The single drug protocol is a massive overdose of thiopental. Anesthesia, then respiratory, then cardiac arrest. This too has come under scrutiny as having the potential to cause suffering in the condemned.

The American Veterinary Medical Association recognizes several different methods of humane slaughter and euthanasia.
Cattle and other large animals are stunned with a captive bolt to the head –they’re not shot, they’re knocked cold– then the throat is cut and the animal exsanguinates without regaining consciousness.
Chickens and turkeys are electrically stunned before their throats are cut.
Pets are injected with an overdose of sodium pentobarbital. Pentobarbital is used to control severe seizures and for euthanasia.
Horses are often shot in the head, but more often these days they are euthanized with pentobarbital.
Lab animals are usually euthanized in carbon dioxide chambers, or decapitated, or undergo “cervical dislocation” — their necks are broken.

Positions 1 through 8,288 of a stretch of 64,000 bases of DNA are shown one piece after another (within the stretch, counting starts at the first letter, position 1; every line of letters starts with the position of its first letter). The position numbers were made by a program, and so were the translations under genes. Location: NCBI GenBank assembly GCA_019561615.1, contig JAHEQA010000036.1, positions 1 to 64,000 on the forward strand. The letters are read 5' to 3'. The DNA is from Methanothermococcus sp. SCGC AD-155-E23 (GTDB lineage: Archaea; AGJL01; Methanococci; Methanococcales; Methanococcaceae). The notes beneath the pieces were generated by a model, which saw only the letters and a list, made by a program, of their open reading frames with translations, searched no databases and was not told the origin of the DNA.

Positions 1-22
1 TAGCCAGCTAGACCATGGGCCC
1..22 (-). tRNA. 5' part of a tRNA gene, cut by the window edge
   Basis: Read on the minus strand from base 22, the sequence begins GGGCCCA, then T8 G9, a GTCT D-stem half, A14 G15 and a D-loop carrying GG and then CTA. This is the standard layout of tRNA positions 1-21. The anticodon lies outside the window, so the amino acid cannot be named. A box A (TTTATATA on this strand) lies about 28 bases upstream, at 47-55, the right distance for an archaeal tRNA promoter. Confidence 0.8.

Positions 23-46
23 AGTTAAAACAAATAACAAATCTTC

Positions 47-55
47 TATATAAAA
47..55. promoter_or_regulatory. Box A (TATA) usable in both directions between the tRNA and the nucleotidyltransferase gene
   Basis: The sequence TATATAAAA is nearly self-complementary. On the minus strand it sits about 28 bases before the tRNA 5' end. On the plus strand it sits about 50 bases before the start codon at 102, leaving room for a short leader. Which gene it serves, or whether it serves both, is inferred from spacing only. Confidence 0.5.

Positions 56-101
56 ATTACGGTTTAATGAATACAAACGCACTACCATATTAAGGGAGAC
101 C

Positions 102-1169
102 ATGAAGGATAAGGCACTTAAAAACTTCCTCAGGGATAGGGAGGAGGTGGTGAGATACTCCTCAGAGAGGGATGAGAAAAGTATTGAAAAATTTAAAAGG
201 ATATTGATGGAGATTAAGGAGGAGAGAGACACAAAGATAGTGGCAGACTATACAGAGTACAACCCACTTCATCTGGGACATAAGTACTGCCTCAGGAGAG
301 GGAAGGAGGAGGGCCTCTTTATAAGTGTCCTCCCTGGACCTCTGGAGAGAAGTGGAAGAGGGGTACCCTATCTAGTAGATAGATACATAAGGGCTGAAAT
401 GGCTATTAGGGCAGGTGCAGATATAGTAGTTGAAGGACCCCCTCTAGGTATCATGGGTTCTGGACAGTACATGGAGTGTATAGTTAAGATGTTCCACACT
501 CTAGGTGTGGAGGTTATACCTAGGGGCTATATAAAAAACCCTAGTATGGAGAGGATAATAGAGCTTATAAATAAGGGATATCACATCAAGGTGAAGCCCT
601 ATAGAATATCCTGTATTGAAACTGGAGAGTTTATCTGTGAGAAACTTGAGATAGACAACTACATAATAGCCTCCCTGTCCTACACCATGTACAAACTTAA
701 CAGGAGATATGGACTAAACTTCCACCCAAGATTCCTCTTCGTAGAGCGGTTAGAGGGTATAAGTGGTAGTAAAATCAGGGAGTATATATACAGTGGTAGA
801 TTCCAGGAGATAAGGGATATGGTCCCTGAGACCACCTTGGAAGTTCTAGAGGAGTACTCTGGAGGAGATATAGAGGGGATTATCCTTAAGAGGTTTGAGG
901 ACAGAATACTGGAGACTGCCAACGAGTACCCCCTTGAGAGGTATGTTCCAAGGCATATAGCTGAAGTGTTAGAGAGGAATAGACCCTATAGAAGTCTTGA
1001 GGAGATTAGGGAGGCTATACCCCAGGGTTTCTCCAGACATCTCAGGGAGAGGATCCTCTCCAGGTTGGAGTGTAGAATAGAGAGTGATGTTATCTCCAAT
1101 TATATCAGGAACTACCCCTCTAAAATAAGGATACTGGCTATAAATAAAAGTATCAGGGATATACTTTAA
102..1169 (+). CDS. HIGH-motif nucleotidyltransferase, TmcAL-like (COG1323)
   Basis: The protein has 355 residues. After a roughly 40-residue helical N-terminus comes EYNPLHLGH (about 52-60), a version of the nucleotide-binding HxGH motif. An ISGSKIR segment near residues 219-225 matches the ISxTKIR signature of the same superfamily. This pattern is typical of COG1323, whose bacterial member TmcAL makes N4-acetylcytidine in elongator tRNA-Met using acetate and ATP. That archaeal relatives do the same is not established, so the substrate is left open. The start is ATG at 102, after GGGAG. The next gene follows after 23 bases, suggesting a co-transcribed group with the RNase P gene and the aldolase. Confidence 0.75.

All methods tested, debated, and found to be “humane” (debate as you will, I think carbon dioxide chambers are fairly gruesome myself).
But pentobarbital?
Thousands. Hundreds of thousands of pet animals are euthanized every single year with pentobarbital. I probably do more than a hundred per year myself. There have been days when I’ve euthanized more than ten patients in a twelve hour shift. You place an IV catheter, you give your patient a hefty dose of sedative, you inject the pentobarbital and most of them are dead before the injection is finished. It’s quiet, it’s peaceful, it’s quick, and, I hesitate to say it, it’s easy. Granted I’ve had some patients who require more drug than I’d expected or planned fore. Granted I’ve had some patients who haven’t had good veins AT ALL and who have required injections into the peritoneal cavity. It’s not a more painful way to go, it just takes a little bit longer.